Montana has joined the list of states where voters will see adult use cannabis legalization on their ballots this November.
The Montana Secretary of State has certified two initiatives for which the New Approach Montana campaign submitted, combined, more than 130,000 signatures in June. The first, I-190, would legalize cannabis for adult use, while the second, CI-118 would amend the state constitution to “allow the legislature or the people by initiative to establish the legal age for purchasing, consuming, or possessing marijuana,” which I-190 sets at 21.
If voters approve these initiatives, adults age 21 and older will be able to buy and possess up to an ounce of cannabis and to grow four mature plants (and four seedlings) at home. Further, individuals who are “currently serving a sentence” for activities permitted by I-190 will be able to “apply for resentencing or an expungement of the conviction.”
The state Department of Revenue would “license and regulate the cultivation, transportation, and sale of marijuana and marijuana-infused products and to inspect premises where marijuana is cultivated and sold.” Licenses would be issued starting in January 2022, and, for the first 12 months, the Department will only accept applications from existing medical cannabis businesses in the state.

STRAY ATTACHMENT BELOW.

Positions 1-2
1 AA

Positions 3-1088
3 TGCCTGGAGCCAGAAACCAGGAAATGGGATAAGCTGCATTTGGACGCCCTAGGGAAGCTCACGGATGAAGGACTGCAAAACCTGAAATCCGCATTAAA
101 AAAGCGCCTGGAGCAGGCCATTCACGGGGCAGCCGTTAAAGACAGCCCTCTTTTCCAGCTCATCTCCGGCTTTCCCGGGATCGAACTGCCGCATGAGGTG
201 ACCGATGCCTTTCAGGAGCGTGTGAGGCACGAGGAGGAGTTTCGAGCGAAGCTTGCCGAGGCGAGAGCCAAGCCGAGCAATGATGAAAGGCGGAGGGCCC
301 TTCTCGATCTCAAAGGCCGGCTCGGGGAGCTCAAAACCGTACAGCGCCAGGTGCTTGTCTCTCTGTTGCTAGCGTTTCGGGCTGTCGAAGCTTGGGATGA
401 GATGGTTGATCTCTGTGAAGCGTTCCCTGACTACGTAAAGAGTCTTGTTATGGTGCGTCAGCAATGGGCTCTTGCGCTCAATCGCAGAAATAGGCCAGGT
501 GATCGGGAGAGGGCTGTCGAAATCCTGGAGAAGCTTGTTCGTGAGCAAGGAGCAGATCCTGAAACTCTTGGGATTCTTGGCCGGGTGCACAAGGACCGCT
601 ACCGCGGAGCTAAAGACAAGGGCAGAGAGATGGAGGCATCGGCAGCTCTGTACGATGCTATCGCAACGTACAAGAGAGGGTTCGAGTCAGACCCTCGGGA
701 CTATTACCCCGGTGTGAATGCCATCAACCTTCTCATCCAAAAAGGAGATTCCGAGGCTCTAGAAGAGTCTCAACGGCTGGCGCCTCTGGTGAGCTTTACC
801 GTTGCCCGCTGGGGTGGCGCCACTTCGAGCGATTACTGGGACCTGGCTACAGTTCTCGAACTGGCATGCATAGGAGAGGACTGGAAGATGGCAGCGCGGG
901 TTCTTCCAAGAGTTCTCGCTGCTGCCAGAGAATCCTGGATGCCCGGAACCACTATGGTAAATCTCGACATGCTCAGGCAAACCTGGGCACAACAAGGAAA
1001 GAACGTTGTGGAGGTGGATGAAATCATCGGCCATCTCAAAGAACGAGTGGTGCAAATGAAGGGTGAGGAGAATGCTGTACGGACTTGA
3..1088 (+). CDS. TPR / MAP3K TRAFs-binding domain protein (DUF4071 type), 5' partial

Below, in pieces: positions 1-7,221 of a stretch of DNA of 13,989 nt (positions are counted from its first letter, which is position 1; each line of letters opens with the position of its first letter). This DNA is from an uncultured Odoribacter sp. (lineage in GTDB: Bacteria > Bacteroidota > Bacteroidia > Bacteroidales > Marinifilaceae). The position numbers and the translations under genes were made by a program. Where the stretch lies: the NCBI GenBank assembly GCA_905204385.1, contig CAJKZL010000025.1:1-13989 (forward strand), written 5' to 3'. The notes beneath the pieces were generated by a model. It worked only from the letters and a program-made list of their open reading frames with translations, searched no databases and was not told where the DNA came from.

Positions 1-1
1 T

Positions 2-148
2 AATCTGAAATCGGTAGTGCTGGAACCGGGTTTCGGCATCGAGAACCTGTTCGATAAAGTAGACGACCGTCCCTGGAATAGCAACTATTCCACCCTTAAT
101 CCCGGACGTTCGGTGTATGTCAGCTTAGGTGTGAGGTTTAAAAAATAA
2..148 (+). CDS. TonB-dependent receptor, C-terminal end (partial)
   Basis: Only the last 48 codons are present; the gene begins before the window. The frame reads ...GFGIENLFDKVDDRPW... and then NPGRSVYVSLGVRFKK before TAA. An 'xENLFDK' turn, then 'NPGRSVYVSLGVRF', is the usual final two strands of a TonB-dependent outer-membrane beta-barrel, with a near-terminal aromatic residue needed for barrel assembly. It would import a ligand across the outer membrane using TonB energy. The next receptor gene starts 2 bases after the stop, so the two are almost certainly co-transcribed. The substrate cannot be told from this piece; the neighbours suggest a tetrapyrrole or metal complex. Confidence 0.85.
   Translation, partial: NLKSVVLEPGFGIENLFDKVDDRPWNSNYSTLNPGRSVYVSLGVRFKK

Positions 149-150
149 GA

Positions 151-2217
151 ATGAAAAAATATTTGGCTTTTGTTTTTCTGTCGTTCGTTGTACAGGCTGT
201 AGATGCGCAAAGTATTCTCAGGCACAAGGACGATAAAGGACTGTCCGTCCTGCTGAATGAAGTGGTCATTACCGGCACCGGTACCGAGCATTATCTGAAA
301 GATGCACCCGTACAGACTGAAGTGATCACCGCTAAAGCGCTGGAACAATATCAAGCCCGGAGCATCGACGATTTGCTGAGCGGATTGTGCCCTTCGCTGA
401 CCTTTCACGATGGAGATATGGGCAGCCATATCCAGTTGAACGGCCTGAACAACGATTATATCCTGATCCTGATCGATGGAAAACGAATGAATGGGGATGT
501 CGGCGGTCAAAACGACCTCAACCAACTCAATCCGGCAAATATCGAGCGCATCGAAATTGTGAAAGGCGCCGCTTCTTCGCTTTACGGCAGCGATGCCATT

A cannabis retail tax would be set at 20%, and 10.5% of that tax revenue would go toward the general fund, while the rest will be divided among “conservation programs, substance abuse treatment, veterans’ services, healthcare costs, and localities where marijuana is sold.”
According to a fiscal note on I-190, sales could reach near $200 million by 2025, and taxes and fees are by then expected to bring in around $48 million for the state.
Montana joins several states that will have medical and/or adult use cannabis on their November ballots: Arizona (adult use); Mississippi (medical use); New Jersey (adult use); and South Dakota (medical and adult use). Nebraska (medical use) is the only state still awaiting its signature count.
Several state legalization efforts, both ballot and bill, did not survive coronavirus-related setbacks. (Read Cannabis Wire’s roundup of those efforts here.) Nebraska’s campaign had its own setbacks, but then, when the state began to reopen in May, announced a renewed effort to gather signatures while considering social distancing requirements.